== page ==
Firm Foundation Position

The position of the Firm Foundation is that the church may build and maintain benevolent organizations, which in turn provide a "home" for the needy, but that such an organization must be under the supervision or oversight of the elders of some congregation; that is, the elders must constitute the Board of Directors over and in such an organization. This organization may then be used and supported by any and all other congregations in doing their respective benevolent work. The elders of one church, in this arrangement, serve as "brotherhood elders" as far as this particular work is concerned — many churches send money to them; send their needy to these elders to care for and give to these elders the oversight of the care of their needy. This has many churches working through one church. If this isn't "centralized control and oversight" vested by many churches in one church, there would be no way on earth to have such. This is the position that the GA, and those who hold their position, have denounced as "unscriptural, anti-scriptural and sinful."

How, in view of the above facts, can Brother Lemmons have the audacity to write that "the saints all still believe the same things?" How can he say that talk of a "major division" is foolish, when brethren occupy such irreconcilable positions and each charges that the other's position is sinful?

The two positions occupied by these two papers are diametrically opposed to each other. As long as they hold their respective positions in any positive way, they can never get together. One or the other must give up and give in, or else they will never be reconciled and will be forever alienated. The only other course open to them is to follow the practice of the denominations and "agree to disagree." Will they do this? It seems that this is the course that Lemmons prefers and he has made overture toward this end. But how can men of honor, conviction and love for the truth "agree to disagree" concerning each other's teaching and practice, when each believe: the other's to be "unscriptural, anti-scriptural and sinful?'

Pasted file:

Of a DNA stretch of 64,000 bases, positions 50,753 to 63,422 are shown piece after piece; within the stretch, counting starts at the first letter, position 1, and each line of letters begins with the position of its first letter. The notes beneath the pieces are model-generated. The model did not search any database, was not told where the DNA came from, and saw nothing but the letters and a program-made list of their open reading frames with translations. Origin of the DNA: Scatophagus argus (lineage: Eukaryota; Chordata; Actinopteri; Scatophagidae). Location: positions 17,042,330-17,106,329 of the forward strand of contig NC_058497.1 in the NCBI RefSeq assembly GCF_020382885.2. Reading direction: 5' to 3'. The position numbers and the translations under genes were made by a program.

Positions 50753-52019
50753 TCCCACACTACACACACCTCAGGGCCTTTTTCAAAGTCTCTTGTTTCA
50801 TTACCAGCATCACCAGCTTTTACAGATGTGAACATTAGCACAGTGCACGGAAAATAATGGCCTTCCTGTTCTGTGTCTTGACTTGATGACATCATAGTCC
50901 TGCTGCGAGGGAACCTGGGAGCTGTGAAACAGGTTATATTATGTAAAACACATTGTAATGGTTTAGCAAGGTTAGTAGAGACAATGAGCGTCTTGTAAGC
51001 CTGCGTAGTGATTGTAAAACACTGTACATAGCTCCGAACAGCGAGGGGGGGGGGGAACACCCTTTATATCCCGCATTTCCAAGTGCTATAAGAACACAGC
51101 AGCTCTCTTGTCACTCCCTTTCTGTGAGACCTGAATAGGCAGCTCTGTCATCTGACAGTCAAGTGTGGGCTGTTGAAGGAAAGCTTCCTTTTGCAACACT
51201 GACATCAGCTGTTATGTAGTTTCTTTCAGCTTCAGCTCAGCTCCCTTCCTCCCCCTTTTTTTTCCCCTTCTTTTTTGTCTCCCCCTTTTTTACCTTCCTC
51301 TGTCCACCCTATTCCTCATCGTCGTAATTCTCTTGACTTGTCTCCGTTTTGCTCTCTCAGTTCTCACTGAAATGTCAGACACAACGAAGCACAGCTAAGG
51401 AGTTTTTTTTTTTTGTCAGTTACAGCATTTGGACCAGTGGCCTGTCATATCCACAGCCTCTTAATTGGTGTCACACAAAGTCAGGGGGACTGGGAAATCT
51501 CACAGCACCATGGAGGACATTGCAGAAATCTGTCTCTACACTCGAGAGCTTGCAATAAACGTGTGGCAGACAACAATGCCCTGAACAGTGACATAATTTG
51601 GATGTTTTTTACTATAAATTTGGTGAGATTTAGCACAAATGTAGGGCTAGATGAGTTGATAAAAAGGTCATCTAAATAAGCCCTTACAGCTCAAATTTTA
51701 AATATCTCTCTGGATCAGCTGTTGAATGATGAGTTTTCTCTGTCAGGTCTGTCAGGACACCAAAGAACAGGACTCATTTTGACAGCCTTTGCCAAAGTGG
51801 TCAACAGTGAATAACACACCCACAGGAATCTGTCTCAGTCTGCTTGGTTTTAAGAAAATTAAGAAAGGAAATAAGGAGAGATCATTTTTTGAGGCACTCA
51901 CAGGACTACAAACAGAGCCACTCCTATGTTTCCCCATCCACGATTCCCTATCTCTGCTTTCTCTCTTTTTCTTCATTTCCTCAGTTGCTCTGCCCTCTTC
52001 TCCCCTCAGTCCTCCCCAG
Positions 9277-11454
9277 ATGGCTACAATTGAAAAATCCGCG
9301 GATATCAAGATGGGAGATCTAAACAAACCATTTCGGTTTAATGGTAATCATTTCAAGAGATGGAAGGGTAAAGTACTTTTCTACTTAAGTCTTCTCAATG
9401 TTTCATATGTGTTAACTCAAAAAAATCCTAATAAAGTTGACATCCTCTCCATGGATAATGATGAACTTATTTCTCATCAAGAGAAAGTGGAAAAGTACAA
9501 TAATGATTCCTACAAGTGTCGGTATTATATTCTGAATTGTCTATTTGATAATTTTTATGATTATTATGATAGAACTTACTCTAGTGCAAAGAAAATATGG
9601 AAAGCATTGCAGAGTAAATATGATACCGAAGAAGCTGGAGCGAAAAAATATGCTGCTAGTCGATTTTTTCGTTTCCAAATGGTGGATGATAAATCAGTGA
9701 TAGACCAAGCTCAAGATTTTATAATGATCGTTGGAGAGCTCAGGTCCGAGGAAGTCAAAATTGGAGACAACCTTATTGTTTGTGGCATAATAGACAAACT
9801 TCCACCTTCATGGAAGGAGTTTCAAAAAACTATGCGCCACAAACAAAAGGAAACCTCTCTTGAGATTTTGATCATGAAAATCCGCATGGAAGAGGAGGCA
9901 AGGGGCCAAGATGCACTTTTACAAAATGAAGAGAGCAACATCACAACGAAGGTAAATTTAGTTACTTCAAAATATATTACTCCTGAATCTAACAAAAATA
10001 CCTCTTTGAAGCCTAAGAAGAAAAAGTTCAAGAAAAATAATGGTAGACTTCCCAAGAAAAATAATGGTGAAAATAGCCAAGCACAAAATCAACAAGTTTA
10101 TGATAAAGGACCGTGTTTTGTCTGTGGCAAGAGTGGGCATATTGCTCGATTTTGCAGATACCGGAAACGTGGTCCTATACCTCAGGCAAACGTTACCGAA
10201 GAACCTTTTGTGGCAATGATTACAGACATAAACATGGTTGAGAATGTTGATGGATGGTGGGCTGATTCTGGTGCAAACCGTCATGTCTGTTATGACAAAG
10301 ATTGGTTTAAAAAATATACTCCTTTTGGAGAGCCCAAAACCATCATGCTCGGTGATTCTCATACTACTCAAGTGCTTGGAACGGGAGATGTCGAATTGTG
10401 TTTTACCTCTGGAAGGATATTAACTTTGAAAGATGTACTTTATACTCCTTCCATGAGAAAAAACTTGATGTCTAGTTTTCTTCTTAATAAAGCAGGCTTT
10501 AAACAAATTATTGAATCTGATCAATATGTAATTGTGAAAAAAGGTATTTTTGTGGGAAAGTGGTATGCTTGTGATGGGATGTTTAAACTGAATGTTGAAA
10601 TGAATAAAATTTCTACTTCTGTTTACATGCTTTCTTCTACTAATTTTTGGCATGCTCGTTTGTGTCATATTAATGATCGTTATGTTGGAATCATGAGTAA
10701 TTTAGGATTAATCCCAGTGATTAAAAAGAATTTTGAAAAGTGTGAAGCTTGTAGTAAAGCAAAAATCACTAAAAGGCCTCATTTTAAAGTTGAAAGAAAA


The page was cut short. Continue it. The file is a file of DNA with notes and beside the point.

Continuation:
This is the predicament of these two segments of "this great brotherhood" which Brother Lemmons assures us "is not about to have a doctrinal division." The division — whatever kind it may be — is already heard.

Watchers On The Walls Of Zion

Brother Lemmons offers some splendid observation: later on in his editorial. Read these words carefully:

". . . . At the same time we will always have a great host of watchers on the walls of Zion. Brethren who see possibilities of apostasies are not all cranks. It is a dangerous sign when they are so considered.